>> overloading in Ocaml?  You got it: use a functor.
> Functors do not facilitate operator overloading. You still end up with a
> combinatorial explosion in the number of operator names.


Try this.  Let's reimplement Haskell's Fractional class, in Ocaml, and 
then do Newton's method using this new Fractional class.  Then I'll 
provide implementations that use both floats and ratios (arbitrary 
precision fractions).  First, we need to define Fractional.  That's just:

module type Fractional = sig
 	type t
 	val ( +. ) : t -> t -> t
 	val ( -. ) : t -> t -> t
 	val ( *. ) : t -> t -> t
 	val ( /. ) : t -> t -> t
 	val fabs : t -> t
 	(* other functions elided from brevity *)

Now we write our functorized Newton's method:

module Make(F: Fractional) = struct

 	open F;;

 	let rec newtons epsilon f df x =
 		let x' = x -. ((f x) /. (df x)) in
 		if (fabs (x -. x')) < epsilon then
 			newtons epsilon f df x'


Now we provide an instance of Fractional for floats:

module FloatFractional = struct
 	type t = float
 	let ( +. ) = ( +. );;
 	let ( -. ) = ( -. );;
 	let ( *. ) = ( *. );;
 	let ( /. ) = ( /. );;
 	let fabs x = abs_float x;;

module FloatNewtons = Make(FloatFractional);;

Now we provide an instance for Ratios:

module RatioFractional = struct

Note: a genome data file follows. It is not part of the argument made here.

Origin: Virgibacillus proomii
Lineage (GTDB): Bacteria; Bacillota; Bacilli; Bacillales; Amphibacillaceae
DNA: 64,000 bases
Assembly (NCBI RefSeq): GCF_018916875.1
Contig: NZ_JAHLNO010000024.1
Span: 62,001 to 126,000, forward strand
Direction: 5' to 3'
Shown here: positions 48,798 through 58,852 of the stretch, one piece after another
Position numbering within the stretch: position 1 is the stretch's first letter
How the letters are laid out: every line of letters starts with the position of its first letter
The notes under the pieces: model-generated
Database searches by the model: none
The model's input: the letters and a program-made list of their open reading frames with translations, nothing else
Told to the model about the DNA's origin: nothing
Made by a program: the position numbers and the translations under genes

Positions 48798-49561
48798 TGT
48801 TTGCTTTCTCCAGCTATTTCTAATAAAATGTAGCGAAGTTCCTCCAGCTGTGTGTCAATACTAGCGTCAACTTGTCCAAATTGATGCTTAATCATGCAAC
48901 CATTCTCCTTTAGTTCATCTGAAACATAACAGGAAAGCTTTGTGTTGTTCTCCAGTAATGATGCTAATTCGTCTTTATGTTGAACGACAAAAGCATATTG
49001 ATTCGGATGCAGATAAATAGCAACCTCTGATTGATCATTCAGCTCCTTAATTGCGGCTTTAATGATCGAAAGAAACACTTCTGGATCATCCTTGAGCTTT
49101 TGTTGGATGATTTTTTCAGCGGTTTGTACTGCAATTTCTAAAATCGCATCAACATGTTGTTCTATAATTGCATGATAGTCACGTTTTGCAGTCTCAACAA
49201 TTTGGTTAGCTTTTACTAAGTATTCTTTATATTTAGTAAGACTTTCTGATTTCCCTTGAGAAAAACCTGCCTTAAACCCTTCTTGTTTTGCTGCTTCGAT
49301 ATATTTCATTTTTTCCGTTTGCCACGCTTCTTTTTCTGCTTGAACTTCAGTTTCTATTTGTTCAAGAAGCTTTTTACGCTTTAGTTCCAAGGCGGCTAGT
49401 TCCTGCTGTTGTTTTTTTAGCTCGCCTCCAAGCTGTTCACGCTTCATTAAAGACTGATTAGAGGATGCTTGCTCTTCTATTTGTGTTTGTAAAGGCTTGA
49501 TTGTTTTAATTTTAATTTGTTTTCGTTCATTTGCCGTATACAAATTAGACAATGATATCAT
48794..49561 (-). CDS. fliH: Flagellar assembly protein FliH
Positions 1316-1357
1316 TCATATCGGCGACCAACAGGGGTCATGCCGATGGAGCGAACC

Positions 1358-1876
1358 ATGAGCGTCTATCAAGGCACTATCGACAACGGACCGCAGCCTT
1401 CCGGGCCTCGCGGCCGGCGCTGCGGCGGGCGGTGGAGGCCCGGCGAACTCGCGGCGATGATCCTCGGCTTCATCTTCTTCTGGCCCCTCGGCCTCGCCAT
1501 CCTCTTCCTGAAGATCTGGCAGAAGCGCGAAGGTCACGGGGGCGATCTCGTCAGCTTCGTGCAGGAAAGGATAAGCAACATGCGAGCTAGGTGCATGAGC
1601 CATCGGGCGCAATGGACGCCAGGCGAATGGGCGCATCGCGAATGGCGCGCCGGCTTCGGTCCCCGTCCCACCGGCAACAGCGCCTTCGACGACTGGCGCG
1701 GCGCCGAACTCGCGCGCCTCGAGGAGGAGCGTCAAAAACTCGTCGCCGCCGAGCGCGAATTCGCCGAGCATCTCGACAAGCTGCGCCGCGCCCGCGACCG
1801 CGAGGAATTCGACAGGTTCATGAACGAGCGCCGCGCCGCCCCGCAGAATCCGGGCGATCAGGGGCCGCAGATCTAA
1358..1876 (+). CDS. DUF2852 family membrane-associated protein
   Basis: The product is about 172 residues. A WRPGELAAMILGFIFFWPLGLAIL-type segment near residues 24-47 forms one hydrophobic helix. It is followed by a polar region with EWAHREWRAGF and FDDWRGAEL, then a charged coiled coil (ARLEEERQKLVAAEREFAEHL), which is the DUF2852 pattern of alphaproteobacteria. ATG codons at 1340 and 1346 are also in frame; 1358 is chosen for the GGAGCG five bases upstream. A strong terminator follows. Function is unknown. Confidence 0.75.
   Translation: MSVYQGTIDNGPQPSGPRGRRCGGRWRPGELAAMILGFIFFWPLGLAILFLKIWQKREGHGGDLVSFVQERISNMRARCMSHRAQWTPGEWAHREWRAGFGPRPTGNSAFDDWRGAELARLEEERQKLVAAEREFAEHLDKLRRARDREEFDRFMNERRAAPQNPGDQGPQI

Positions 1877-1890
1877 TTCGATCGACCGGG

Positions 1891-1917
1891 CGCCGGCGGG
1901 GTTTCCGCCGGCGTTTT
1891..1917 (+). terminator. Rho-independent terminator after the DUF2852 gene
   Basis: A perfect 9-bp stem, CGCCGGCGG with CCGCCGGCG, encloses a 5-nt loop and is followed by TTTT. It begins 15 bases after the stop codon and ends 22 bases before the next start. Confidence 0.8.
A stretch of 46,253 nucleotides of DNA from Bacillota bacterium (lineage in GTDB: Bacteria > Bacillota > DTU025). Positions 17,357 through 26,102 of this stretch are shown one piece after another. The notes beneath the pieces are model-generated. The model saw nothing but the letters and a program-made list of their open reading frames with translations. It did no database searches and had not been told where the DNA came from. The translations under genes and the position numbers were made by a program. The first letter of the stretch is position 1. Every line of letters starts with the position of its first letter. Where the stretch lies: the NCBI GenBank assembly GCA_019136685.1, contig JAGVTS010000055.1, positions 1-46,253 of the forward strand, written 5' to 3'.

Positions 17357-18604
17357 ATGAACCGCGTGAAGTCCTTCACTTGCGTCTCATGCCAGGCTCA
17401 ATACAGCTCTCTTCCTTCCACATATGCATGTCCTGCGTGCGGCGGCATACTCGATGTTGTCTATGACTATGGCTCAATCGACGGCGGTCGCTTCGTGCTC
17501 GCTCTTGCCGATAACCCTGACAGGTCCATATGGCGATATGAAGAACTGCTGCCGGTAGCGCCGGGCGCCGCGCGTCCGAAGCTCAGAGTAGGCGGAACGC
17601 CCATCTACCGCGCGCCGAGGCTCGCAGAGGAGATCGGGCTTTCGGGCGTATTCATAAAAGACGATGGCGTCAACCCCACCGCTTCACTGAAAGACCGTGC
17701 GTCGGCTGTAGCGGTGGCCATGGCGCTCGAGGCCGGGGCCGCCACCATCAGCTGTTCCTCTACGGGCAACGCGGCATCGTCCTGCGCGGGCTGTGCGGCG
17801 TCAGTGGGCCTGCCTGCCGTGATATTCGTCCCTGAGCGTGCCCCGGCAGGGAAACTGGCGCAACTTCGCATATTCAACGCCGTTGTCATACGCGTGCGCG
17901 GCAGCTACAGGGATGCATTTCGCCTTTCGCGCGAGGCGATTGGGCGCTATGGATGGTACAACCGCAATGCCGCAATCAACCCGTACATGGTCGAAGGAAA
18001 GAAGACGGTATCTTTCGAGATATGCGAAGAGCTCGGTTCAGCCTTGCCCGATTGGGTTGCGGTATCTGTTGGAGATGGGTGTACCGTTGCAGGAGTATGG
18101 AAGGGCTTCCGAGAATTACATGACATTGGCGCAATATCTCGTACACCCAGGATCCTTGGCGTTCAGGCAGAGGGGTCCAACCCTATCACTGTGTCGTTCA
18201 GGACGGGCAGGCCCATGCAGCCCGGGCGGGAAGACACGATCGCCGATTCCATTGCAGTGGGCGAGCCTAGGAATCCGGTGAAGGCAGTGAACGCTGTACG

type t = Ratio.ratio;;
 	let ( +. ) = Ratio.add_ratio;;
 	let ( -. ) = Ratio.sub_ratio;;
 	let ( *. ) = Ratio.mult_ratio;;
 	let ( /. ) = Ratio.div_ratio;;
 	let fabs = Ratio.abs_ratio;;

module RatioNewtons = Make(RatioFractional);;

Viola.  Operator overloading.  In Ocaml.  And it's not that much worse 
than Haskell equivalent, once you realize that the definitions of 
Fractional, FloatFractional, and RatioFractional all should be in the 
standard library (and the latter two should be just called Float and 

And typeclasses have their problems as well- which are off topic for this 

>> If this causes you a
>> knee jerk reaction about performance, ask yourself this: do you know how
>> type classes are implemented in Haskell, and what their performance hit
>> there is?  Now, imagine programming haskell where typeclasses are only
>> used in a very places- Ord, Eq, Monad.  No Num.  No Monoid.  No Show.
>> That's Ocaml.  Not that it has to be.
> I don't follow your breakdown. OCaml does not have Ord and Eq, it only has a
> hack for structural equality. Same for Show. Few people care about Monad, Num
> and Monoid.

The turn you missed was that I'm say "what if Haskell programmers used 
type classes as rarely as Ocaml programmers use functors?"  Typeclasses 
are a huge win in Haskell, but primarily because they get *used*.

> However, that is trivial to fix with run-time type information that can convey
> per-type functions. Both F# and my HLVM already do that.

I suppose we could sit around and whine that Ocaml doesn't have type 
classes, or reflection, or some other neat feature, that if it only had 
it, we could all these neat things with them.

Or we could use the equivalently powerfull features Ocaml *already* has...